HINT (Hmm-based IdeNtification of Transcription factor footprints) is a framework that uses open chromatin data to identify the active transcription factor binding sites. This method is originally proposed to model the active binding sites by simultaneous analysis of DNase-seq and the ChIP-seq profiles of histone modifications on a genome-wide level (paper).

The HMM has as input a normalized and a slope signal of DNase-seq and one of the histone marks. It can, therefore, detect the increase, top, and decrease regions of either histone modification and DNase signals. And we next modified HINT to allow only DNase-seq data by removing the three histone-level states and the use of bias-corrected DNase-seq signal before normalization steps.

Recently, we extended HINT to ATAC-seq, a new assay to identify accessible DNA regions, taking the protocol-specificity into consideration.

Basic Usage

We describe here how to detect footprints using HINT for ATAC-seq, DNase-seq, and histone modifications data. To perform footprinting, you need at least two files, one with the aligned reads of your chromatin data and another describing the regions to detect footprints. You can use a peak caller, such as MACS2, to define these regions of interest.

Footprinting for ATAC-seq data

Download here the example data for ATAC-seq based on chromosome 1 of the GM12878 cell. Execute the following commands to extract the data from the download file:

tar xvfz HINT_ATACTest.tar.gz

and the below command to perform footprinting:

rgt-hint footprinting --atac-seq ATAC.bam ATACPeaks.bed

For simplicity, we use only the first 1000 peaks from chromosome 1. The above commands will output a BED file containing the footprints in your current folder with footprints as the prefix. Moreover, You can set the below arguments

--output-location=your_directory  --output-prefix=your_prefix

to tell HINT your preferred output directory and name. Each footprint, i.e. each line of the BED file, will contain information regarding the tag-count score (number of reads) of each footprint. This score can be used as a footprint quality assessment (the higher values indicates better candidates). In addition, a file including the details of reads and footprints will also be written in the same folder of BED file.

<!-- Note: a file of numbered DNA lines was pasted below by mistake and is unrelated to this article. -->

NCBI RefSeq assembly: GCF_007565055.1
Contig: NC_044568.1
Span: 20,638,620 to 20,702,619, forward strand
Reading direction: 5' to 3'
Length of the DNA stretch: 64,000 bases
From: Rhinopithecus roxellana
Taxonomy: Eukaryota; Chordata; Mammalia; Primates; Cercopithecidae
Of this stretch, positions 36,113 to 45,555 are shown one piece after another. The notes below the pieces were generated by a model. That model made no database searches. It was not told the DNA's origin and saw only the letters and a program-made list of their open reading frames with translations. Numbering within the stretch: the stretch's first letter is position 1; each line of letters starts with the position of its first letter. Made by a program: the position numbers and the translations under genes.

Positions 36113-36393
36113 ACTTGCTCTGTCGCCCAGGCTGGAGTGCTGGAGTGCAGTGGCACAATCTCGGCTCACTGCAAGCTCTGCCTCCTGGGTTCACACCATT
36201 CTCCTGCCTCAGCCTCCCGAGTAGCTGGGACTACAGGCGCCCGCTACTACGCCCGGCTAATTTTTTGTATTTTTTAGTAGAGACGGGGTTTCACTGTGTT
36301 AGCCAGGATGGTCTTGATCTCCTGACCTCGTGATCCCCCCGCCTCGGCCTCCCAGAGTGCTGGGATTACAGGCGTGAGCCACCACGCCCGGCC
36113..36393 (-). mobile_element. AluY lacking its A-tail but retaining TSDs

If your data is paired-end, you may want to try another model which is optimized for paired-end sequencing data:

rgt-hint footprinting --atac-seq --paired-end --output-prefix=fp_paired ATAC.bam ATACPeaks.bed

Note: HINT performs bias correction for ATAC-seq by default, so you must download the genomes following these instructions and correctly specify the genome references with the following command before footprinting:


Currently, the default setting is hg19. Find here for more information.

Footprinting for DNase-seq

You can find here example DNase-seq data. Execute the following commands to extract the data from a compressed file:

tar xvfz HINT_DNaseTest.tar.gz
cd HINT_DNaseTest

and the following command to call the footprints:

rgt-hint footprinting --dnase-seq DNase.bam DNasePeaks.bed

We recommend you to use cleavage bias correction. This can be done by using the following command:

rgt-hint footprinting --dnase-seq --bias-correction DNase.bam DNasePeaks.bed

Don’t forget to define the proper genome references using :


Currently, the default setting is hg19.

Footprinting for histone modification data

Download here the example data for histone modification. Execute the following commands to extract data:

tar xvfz HINT_HistoneTest.tar.gz
cd HINT_HistoneTest 

and call footprints

rgt-hint footprinting --histone histone.bam histonePeaks.bed


If you use HINT with ATAC-seq should cite the following publication:

HINT with DNase with bias correction should cite:

HINT with DNase-seq or histones cite the following publication: